Barry Goldwater speaking at an election rally in Madison Square Garden, New York City, Oct. 28, 1964.
William Lovelace—Getty Images
March 18, 2016 12:00 PM EDT

This post is in partnership with the History News Network, the website that puts the news into historical perspective. The article below was originally published at HNN.

It is one thing to live in interesting times, but another to live in historic times. And this spring is an historic time in American political history. We are in uncharted waters where a disconnect between Republican party leadership and the party base poses a threat not just to the GOP, but also to the Third Party System itself.

For Donald Trump’s expected presidential nomination constitutes a hostile takeover by an outside candidate — an event that has occurred only twice in the last 160 years.

The Third Party System of Republicans and Democrats started in 1856 when John Fremont (R) challenged James Buchanan (D) in the presidential contest. Over the next 160 years America has had only two major parties — Republican and Democrat. This remarkable stability of the Third Party System stands in contrast to both the First and Second Party Systems. They lasted only 30 years each before one of the political parties disintegrated (Federalist in 1816, Whigs in 1854).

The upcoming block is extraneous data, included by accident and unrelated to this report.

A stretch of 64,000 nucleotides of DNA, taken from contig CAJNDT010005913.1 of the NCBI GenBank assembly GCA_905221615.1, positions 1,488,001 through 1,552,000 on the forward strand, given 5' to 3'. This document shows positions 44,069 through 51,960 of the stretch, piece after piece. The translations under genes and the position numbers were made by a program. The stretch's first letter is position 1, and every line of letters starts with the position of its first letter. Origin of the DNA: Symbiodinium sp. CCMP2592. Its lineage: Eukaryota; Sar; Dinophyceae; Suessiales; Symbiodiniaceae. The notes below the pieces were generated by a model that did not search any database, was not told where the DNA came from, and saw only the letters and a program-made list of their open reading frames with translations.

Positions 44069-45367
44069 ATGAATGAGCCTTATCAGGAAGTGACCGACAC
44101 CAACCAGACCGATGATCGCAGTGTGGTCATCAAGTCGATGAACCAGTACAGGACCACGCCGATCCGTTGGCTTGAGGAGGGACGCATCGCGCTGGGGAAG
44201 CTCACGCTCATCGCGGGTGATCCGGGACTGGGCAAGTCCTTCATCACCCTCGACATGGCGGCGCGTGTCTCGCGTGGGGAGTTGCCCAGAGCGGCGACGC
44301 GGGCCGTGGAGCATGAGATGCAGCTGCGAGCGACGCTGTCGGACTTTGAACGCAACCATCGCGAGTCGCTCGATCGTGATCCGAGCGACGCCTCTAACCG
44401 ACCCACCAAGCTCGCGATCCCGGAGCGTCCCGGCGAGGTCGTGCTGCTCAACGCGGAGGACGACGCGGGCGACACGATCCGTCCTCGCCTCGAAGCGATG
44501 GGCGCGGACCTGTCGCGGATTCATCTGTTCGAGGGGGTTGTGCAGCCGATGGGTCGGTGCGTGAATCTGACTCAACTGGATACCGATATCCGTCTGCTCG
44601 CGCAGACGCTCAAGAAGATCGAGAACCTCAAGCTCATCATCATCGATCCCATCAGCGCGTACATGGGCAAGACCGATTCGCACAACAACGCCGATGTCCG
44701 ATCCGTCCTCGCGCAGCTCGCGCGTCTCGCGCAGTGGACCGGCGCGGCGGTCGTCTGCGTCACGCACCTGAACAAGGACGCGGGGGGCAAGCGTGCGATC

Over those sixteen decades the ideology of each political party in the Third Party System changed. In the 19th century the GOP stood for energetic government, promoting the transcontinental railroad, and high tariffs, while the Democrats championed limited government and state rights. In 1932 the parties switched identities. The bottle labels stayed the same — R and D — but the contents inside were different. Starting with Franklin Roosevelt, Democrats now promoted an energetic government, and Republicans advocated the opposite (with the exception of national defense).

While both parties went through an ideological makeover, challenges to the each party’s establishment were few. In fact, only twice did a party nominate a candidate who was dramatically at odds with the leadership. Those two successful hostile takeovers were mounted by former U. S. Congressman William Jennings Bryan (D) in 1896 and by U. S. Senator Barry Goldwater (R) in 1964.